Why Women Remain In Abusive Relationships And WhatPresentation Transcript
Brandy A. Simpson Argosy University Why Women Remain in Abusive Relationships and What are the Risks Factors Associated with Children Gaining Exposure to Violence Through Parental Conflict?
What factors cause a woman to remain in an abusive relationship? If the abused woman has a child, what kind of effect does exposure to the violence have on the child? These are two questions that remain without a clear and defined answer although scientists have recently become interested in the widespread cases of wife abuse, trying to find a commonality on why this behavior is accepted by so many women.
Does race play a role?
Does the women’s age play a role?
Does culture play a role?
Does the existence and number of children make a difference?
How does economic status impact a women’s decision?
What lead women to the decision to leave an abusive spouse?
Research suggests that women that have been in violent relationships in the past are more likely to leave a current violent relationship (Strube & Barbour, 1984).
Minority are more likely to leave abusive partners then Caucasian women because minority seem to have more stable support systems and higher levels of self esteem (Strube & Barbour, 1984).
A wife will leave her abusive partner when she can no longer believe her husband will change and can not continue to forgive his violence.
The less dependent the wife feels and the more resources she has available, the more likely she is to leave her husband (Gelles, 1976).
Other victims of domestic violence are the children that witness it
Defining and measuring children’s exposure to violence is key in the research of children living in violent homes.
Children exposed to violence often display apprehensive, aberrant, withdrawn, and nervous behavior (Osofsky et al, 2004).
Osofsky et al, (2004) states that the behaviors that exposure to violence leads to is dependent upon the age the child is when the trauma occurs, the child’s personality, and environment.
More research must be conducted on hoe exposure to violence, particularly domestic violence, affects children and what factors encourage children’s resilience.
It is possible for children to gain exposure to violence from the womb; a fetus can be affected by the mothers terrorized state (Holden, 2003).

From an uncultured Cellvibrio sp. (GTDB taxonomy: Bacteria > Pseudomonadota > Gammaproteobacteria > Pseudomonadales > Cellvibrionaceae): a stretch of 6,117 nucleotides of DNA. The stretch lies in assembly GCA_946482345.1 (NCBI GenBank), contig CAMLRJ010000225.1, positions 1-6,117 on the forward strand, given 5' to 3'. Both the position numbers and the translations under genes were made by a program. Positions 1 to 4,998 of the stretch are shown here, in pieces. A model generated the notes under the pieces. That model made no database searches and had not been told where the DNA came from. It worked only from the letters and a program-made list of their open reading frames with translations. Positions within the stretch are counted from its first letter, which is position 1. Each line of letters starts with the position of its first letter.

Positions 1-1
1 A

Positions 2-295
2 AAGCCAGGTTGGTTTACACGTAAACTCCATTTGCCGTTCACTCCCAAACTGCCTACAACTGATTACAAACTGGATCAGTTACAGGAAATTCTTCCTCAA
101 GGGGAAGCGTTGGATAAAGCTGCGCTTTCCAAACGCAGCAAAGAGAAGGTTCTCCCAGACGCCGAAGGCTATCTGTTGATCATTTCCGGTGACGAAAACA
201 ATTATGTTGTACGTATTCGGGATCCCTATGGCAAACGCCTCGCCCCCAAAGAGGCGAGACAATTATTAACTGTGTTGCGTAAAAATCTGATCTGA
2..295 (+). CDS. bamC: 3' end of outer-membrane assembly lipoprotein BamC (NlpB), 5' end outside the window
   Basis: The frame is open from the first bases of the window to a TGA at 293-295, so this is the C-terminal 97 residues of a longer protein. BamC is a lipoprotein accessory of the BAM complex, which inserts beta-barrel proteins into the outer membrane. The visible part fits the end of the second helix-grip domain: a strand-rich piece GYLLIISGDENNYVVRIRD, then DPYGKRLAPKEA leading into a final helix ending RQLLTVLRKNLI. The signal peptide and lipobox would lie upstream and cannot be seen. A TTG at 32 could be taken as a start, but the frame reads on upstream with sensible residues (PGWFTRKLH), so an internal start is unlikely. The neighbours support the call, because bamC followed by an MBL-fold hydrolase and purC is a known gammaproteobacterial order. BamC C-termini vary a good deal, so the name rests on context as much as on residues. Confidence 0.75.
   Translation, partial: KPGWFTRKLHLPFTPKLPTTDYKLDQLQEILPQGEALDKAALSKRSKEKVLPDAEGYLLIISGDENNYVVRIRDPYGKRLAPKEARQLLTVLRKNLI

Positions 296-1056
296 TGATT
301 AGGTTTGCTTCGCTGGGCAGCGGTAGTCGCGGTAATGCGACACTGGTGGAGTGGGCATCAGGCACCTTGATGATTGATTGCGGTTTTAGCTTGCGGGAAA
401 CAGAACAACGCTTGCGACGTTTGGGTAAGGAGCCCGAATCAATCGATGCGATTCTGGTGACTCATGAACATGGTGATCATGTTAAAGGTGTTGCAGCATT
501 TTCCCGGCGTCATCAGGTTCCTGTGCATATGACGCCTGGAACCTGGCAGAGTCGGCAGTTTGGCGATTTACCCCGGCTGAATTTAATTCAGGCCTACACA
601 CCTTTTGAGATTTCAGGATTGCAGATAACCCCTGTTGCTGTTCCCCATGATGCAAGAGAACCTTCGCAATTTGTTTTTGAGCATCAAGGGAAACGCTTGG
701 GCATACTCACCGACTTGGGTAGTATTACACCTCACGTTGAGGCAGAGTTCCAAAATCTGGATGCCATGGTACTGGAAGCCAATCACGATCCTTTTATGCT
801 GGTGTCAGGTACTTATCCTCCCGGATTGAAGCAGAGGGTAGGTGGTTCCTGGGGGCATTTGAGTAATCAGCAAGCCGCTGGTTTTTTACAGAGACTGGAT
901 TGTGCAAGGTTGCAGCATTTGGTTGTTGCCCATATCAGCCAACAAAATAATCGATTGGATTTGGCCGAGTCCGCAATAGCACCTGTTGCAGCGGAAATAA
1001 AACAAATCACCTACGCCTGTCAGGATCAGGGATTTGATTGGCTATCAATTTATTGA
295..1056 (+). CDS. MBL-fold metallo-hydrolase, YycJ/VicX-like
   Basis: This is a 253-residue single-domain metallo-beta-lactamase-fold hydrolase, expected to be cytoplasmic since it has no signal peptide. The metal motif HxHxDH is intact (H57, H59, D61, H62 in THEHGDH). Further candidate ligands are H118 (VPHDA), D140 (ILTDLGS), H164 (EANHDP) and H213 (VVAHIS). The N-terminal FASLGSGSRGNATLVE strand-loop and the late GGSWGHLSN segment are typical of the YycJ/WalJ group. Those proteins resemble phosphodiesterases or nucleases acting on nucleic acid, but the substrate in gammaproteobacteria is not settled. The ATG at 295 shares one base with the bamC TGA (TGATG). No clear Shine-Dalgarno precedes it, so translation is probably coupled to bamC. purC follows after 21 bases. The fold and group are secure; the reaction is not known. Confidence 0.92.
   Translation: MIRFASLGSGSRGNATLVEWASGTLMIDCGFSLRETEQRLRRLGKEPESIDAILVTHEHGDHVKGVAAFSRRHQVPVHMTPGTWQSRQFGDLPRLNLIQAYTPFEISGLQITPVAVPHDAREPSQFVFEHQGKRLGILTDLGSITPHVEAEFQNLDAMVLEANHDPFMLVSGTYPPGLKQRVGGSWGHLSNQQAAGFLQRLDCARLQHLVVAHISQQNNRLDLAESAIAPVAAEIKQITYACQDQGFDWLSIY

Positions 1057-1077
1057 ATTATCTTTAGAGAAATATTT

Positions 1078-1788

Infants and toddlers who witness violence show signs of increases irritability, immature behavior, sleep disturbances, emotional distress, fear of being alone, and regression(Osofsky et al, 2004).
Preschool and school aged children exposed to violence are less likely to explore and play and show less motivation for exploring their environment (Osofsky et al, 2004).
School aged children who have witnessed some sort of violence have a hard time staying focused on school work because of thoughts regarding violence.
This research topic is very important as it not only provides a greater understanding of domestic violence and it’s impact on children but with greater knowledge of this subject more action can be taken to create preventative measures to decrease the incidence of domestic violence. As a result of exploring this topic more in the future, we will be able to develop more accurate theories as to why women remain in such relationships, thus bringing us closer to preventing more and more children from witnessing, being a victim of, and possibly even participating in violent and abusive behaviors and relationships.
In conclusion, the topic of why women remain in abusive relationships is the first question that has puzzled researchers for sometime but in addition to this question consideration must also be given to how exposure to domestic violence impacts the children that witness it. Women stay in abusive relationships for a variety of reasons, with the result that children involved become exposed to violence at an early age.
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